Writing in the 1940s, Leopold accepted the ideas of the early ecologists about stability. The thinking was that in the absence of human influence, ecosystems tended to move to a general steady state condition. That is, they would simply change to some ultimate condition and remain there in a state of dynamic equilibrium. That theory is no longer accepted by ecologists. What is accepted is that ecosystems are always changing, and that there is an array of forces causing these changes. Human influences effect and affect change. That we do so is a natural thing as we must live on this planet and by the very nature of our life processes we affect the rest of the system. It is not that humans cause change that is unethical, but rather the kinds and degrees of change that we cause that becomes questionable.
For instance, it is O.K. to ride your horse from Point A to Point B. It is how you drove or rode that is at issue. Did you drive or ride in a manner that threatened or destroyed life or property? If so, you behaved in a destabilizing manner. Things changed in an adverse and unacceptable way, i.e., the system was destabilized. However, if your activity left the rest of the system intact, then you did not significantly affect the natural rate of change. The system will continue to change, but the rate of change will not be destabilized by your activity.
It seems intuitively obvious that the most destabilizing influence that equestrians have on ecosystems is the acceleration of soil erosion. The question: "How do I design and use trails and stream crossings incorporated in those trails in manners that are appropriate to slope, soil and stream conditions?"
Finally, Leopold's use of the term beauty incorporated two aspects of what is beautiful. The first is the obvious aesthetic beauty. Littered and eroded trails and stream banks are the antithesis of natural beauty. Only the most insensitive or totally unaware riders will fail to be adversely affected, even angered, by such visual stimuli. There is no harmony in a relationship characterized by such disrespect and abuse.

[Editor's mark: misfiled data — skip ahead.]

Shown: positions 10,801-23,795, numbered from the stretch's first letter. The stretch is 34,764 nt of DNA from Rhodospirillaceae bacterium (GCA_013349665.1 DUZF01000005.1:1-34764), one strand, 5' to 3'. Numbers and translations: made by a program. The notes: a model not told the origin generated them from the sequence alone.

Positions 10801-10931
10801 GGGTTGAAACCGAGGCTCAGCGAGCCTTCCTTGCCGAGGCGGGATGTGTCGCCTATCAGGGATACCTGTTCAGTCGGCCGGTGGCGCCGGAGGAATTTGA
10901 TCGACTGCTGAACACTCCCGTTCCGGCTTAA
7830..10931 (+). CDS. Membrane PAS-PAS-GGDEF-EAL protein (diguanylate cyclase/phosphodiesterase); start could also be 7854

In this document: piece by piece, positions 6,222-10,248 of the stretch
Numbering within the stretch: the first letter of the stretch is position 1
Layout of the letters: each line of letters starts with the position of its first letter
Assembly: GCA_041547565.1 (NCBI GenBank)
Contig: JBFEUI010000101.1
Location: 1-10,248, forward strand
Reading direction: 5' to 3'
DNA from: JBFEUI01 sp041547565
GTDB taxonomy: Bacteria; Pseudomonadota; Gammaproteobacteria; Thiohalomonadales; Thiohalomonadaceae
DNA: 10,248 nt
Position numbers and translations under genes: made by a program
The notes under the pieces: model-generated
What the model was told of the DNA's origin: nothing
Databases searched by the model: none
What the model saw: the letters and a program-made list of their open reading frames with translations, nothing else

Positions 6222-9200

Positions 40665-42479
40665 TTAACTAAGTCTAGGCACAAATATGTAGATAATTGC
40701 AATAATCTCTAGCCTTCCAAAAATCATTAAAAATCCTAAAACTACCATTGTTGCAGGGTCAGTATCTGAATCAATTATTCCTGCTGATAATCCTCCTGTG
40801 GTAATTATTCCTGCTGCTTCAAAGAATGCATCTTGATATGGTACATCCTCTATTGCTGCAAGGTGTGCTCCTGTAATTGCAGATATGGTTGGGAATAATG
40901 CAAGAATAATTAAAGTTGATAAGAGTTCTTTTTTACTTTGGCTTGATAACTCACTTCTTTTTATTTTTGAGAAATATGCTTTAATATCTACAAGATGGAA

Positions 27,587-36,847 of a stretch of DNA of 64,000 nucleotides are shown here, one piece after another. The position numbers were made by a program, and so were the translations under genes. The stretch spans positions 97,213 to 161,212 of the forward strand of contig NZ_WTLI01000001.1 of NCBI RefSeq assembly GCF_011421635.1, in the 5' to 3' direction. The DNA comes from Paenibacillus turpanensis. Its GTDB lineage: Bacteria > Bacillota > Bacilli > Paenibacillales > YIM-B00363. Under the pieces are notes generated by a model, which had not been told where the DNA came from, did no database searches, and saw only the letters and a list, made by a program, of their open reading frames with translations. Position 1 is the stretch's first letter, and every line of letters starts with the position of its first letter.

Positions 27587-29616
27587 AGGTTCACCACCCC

The second aspect of beauty is a deep sense of the full ecological dynamic. One who appreciates this beauty is struck by the questions: Where am I and who am I in all of this? What is the nature of this land, and how do I behave in order to achieve a harmony with it? As I feel my horse moving rhythmically under me, I also feel the rhythm of the symphony of the ecosystem dynamic; what part do I play in that symphony, and how well do I play it?
In summary, people are a part of the land. When we ride out on it we reenact rolls from our past. The reenactment can help us reflect on who we are and where we came from, but to do so requires an open and inquiring mind that searches for a differentiation between right and wrong.
Moderator: Gene W. Wood, Professor of Forest Wildlife Ecology, and Extension Trails Specialist, Clemson University, Clemson, SC
Published May 2018
posted Sep 18, 2023
These guidelines are designed to assist resource managers in conducting management activities that enhance the quality of natural plant communities, wildlife habitat, regional landscape integrity and visual quality, particularly as related to planning, development, and maintenance of trails, water trails, and water access sites.
posted Mar 3, 2023
This publication is designed to inform the reader about the services provided by the National Park Service – Rivers, Trails and Conservation Assistance Program.
posted Feb 14, 2023
Horses are prey animals and naturally can be afraid of unfamiliar people and objects. Horses have natural "flight“ survival instincts and prefer to move their feet towards an exit route. Therefore, people with horses should pass at a walk while other trail users remain STOPPED until passed.
posted Jul 15, 2022
Off-road vehicles can have a substantial impact on the experience of other non-motorized visitors on trails that are shared or even on adjacent forest or park settings.